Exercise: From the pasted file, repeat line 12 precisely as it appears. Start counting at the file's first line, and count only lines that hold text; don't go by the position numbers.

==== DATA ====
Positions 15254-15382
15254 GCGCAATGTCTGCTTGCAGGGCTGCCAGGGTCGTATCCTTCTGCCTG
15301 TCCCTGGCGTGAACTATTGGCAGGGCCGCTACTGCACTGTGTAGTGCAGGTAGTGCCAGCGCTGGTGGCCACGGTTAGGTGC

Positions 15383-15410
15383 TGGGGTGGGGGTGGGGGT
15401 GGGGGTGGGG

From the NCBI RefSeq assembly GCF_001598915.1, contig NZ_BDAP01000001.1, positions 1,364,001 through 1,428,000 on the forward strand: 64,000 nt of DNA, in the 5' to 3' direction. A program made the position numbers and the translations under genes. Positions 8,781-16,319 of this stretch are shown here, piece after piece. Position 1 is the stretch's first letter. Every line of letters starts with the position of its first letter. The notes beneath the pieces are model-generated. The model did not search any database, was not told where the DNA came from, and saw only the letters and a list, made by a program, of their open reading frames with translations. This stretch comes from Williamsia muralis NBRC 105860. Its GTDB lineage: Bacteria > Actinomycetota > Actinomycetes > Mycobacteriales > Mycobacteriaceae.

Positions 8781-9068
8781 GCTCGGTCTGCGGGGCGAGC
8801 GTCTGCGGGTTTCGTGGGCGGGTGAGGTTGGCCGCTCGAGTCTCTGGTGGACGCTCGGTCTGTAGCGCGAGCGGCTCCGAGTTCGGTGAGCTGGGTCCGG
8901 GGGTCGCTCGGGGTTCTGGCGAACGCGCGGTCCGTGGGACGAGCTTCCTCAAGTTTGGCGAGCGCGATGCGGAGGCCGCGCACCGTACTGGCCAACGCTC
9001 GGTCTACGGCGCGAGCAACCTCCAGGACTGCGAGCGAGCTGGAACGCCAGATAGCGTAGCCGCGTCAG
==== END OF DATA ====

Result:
9001 GGTCTACGGCGCGAGCAACCTCCAGGACTGCGAGCGAGCTGGAACGCCAGATAGCGTAGCCGCGTCAG